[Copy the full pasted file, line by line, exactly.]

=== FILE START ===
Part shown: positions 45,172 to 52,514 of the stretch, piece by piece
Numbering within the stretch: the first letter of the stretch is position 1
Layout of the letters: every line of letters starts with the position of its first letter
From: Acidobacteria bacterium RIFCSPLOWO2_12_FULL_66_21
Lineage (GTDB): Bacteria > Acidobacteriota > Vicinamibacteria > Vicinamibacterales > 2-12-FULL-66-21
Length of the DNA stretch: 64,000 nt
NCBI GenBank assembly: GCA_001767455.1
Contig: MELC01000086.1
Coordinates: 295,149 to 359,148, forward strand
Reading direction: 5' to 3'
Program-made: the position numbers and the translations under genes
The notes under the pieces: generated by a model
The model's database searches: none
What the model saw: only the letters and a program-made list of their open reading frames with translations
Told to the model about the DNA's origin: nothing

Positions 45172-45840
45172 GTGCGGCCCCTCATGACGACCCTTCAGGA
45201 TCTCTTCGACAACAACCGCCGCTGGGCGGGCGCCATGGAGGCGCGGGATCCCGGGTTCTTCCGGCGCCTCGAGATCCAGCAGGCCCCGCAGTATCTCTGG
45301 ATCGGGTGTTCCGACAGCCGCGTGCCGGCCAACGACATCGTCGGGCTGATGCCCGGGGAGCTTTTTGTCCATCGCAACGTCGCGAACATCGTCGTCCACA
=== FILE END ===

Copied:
Part shown: positions 45,172 to 52,514 of the stretch, piece by piece
Numbering within the stretch: the first letter of the stretch is position 1
Layout of the letters: every line of letters starts with the position of its first letter
From: Acidobacteria bacterium RIFCSPLOWO2_12_FULL_66_21
Lineage (GTDB): Bacteria > Acidobacteriota > Vicinamibacteria > Vicinamibacterales > 2-12-FULL-66-21
Length of the DNA stretch: 64,000 nt
NCBI GenBank assembly: GCA_001767455.1
Contig: MELC01000086.1
Coordinates: 295,149 to 359,148, forward strand
Reading direction: 5' to 3'
Program-made: the position numbers and the translations under genes
The notes under the pieces: generated by a model
The model's database searches: none
What the model saw: only the letters and a program-made list of their open reading frames with translations
Told to the model about the DNA's origin: nothing

Positions 45172-45840
45172 GTGCGGCCCCTCATGACGACCCTTCAGGA
45201 TCTCTTCGACAACAACCGCCGCTGGGCGGGCGCCATGGAGGCGCGGGATCCCGGGTTCTTCCGGCGCCTCGAGATCCAGCAGGCCCCGCAGTATCTCTGG
45301 ATCGGGTGTTCCGACAGCCGCGTGCCGGCCAACGACATCGTCGGGCTGATGCCCGGGGAGCTTTTTGTCCATCGCAACGTCGCGAACATCGTCGTCCACA